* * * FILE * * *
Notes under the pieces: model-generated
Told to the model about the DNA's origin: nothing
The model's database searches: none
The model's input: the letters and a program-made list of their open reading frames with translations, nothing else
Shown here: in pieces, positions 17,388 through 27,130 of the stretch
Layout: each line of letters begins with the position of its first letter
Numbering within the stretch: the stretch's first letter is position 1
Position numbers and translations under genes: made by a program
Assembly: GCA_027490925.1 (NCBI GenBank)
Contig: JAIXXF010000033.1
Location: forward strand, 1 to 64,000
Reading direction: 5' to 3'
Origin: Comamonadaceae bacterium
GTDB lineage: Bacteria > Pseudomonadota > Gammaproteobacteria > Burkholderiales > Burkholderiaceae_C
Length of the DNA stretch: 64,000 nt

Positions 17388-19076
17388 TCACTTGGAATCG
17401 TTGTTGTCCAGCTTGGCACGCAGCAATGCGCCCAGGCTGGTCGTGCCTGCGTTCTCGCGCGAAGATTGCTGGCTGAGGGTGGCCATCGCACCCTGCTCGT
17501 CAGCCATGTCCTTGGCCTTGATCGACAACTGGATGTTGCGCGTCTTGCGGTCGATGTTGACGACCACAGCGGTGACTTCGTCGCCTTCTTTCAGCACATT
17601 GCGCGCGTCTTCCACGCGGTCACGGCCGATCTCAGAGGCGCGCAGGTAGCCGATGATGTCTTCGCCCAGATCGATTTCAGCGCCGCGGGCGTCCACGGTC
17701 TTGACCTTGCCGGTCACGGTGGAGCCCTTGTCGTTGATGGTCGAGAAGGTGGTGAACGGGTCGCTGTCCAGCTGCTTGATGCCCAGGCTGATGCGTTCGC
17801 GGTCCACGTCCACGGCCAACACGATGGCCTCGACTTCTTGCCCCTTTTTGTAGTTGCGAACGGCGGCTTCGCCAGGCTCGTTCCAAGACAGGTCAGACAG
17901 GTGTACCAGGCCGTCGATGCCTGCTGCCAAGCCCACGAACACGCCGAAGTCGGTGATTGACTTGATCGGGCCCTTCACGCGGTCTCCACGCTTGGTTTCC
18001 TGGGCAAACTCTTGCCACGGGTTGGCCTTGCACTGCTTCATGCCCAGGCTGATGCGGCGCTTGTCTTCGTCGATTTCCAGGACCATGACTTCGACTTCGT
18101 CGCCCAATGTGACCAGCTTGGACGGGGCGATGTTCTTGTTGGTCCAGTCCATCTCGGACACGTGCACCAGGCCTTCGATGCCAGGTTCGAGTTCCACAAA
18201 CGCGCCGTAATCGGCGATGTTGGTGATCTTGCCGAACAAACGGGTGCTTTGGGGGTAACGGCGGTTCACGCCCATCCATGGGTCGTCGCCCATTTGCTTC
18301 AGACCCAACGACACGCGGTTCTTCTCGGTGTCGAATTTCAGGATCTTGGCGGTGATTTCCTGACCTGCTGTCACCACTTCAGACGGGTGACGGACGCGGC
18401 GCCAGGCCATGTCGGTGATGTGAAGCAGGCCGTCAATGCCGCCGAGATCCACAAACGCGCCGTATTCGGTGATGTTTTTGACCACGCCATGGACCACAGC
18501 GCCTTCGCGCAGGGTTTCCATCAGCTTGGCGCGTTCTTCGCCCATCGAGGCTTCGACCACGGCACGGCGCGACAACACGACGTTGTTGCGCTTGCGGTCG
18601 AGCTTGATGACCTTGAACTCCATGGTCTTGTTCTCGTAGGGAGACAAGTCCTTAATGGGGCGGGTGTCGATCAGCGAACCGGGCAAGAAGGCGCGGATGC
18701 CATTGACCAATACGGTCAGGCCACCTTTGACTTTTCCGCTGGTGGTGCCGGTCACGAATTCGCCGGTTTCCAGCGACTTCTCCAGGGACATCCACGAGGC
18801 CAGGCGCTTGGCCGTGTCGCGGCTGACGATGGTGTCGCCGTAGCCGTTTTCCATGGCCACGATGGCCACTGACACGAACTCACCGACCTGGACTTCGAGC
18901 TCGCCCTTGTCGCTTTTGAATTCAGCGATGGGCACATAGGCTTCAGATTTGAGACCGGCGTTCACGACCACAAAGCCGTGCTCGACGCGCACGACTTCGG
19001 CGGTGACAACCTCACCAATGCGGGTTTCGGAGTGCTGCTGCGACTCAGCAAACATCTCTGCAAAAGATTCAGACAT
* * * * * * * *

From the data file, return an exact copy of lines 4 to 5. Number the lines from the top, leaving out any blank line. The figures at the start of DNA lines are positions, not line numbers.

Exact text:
The model's input: the letters and a program-made list of their open reading frames with translations, nothing else
Shown here: in pieces, positions 17,388 through 27,130 of the stretch